Will “Bing It On” lead people to rethink their choice of search engine?

18 Sep 2012
By Matt

Microsoft’s search engine, Bing, recently came up with a way that people could blind test Bing v Google (It’s since been taken down). Through Bing it on, you could enter a search term, and it would show you a Google and a Bing results page side by side, only without any site templates, advertising or any identifying features (except for a few small giveaways which won’t escape the trained eye). You could then decide which results page you prefer or whether the two were tied and, after five searches, the final Bing v. Google score was revealed.

It was a neat idea, and spat out a perhaps surprising 3 – 2 score in favour of the big G for me (I thought Google would score a 5 – 0 whitewash). Further still, as of August, Google UK holds 91.37% of the search engine market share (according to StatCounter), so at first glance, it was maybe surprising that Bing’s research showed 57.4% of people chose their engine more often than Google.

Some important things to consider

Firstly, Bing carried out their research in the US, where they have a 15.7% market share (in July, according to comScore). Our friends across the pond view Microsoft’s search engine more favourably.

Secondly, I’m always somewhat wary when a company performs this kind of test on one of their own products when it’s so clearly advantageous to present themselves in the best possible light. Who’s to say Bing didn’t carry out a whole raft of tests and this was the only one that returned favourable results? That the “Bing it on” engine has recently been taken down suggests that all is not right.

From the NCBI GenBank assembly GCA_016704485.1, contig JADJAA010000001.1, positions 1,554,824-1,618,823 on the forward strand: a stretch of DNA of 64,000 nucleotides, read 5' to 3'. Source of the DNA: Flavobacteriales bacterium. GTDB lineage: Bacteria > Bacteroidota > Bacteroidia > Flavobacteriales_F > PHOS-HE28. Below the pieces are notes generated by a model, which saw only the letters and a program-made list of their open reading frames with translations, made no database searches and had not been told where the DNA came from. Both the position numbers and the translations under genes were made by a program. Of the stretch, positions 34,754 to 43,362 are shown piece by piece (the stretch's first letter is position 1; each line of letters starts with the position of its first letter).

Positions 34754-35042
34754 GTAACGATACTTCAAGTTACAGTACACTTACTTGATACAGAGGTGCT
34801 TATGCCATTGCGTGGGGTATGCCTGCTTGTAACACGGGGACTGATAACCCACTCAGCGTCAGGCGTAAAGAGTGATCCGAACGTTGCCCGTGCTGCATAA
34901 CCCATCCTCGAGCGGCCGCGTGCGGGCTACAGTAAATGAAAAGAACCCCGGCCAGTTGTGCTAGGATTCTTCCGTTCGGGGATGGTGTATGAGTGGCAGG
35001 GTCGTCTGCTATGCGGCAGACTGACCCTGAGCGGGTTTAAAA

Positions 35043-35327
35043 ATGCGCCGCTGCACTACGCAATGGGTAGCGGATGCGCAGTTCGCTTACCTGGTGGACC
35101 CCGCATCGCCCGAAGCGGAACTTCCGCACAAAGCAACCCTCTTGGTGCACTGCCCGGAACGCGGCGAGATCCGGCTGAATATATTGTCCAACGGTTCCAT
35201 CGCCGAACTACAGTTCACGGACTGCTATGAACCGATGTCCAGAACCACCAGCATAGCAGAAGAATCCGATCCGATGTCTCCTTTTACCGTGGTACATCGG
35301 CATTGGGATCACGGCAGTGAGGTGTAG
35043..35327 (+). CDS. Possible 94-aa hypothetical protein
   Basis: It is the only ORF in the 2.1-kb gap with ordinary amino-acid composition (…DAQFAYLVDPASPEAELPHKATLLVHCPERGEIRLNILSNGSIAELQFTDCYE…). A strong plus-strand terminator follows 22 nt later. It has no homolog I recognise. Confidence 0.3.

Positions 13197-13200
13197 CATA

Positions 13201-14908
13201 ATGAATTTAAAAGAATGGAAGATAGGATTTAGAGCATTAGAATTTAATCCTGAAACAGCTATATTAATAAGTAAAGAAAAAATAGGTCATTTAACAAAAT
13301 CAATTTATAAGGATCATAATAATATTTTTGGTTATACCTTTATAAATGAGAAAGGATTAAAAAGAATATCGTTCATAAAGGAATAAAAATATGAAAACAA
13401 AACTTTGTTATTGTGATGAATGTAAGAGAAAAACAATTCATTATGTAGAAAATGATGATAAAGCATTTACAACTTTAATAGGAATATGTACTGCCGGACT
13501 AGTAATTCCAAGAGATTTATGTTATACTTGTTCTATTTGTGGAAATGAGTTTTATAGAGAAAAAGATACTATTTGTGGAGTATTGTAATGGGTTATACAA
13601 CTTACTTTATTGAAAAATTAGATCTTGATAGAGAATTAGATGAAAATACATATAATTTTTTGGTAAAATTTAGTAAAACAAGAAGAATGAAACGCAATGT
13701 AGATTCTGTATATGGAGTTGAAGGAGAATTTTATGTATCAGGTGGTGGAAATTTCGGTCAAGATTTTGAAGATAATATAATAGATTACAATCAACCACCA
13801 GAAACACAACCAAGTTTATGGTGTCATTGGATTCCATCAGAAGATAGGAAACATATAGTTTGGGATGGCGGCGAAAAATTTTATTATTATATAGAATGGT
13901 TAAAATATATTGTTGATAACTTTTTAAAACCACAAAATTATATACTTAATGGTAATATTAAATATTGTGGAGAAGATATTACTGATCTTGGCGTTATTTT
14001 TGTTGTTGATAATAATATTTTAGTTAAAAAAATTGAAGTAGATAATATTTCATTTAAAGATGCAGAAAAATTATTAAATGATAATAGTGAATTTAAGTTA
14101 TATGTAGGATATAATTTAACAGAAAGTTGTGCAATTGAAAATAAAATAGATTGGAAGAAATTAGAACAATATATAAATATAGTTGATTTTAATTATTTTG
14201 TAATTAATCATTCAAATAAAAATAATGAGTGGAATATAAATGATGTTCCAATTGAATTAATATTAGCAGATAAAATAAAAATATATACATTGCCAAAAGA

Finally, it’s arguably not a fair test to simply remove all of the features that make a search engine identifiable. For example, Google’s riposte to this research could be that they provide a more competitive pay per click market, meaning the paid ads are more relevant and higher quality. They could also argue that they integrate social signals into the Serps in a more measured way than Bing. Google’s Doodle logos that mark special occasions are also a highly popular touch that reinforces the brand in the public consciousness and gets people talking.

The crux of the issue

Bing’s argument is that people use Google habitually, and almost without any consideration:

“[people who use Google] are responding based on their habits rather than the facts.”

I think there’s a reason for this. People’s habitual use of a particular search engine is a signal of quality and usability, as well as familiarity. So the reason 91% of people in the UK use Google instead of its competitors is as much because it’s better than the others, as well as being what people are used to.

The best Bing could have hoped for here is that users gave their Bing it on blindfold test a whirl. Even if I’d turned up a 5 – 0 in their favour, I don’t think anything would’ve changed the next time I opened a search engine.

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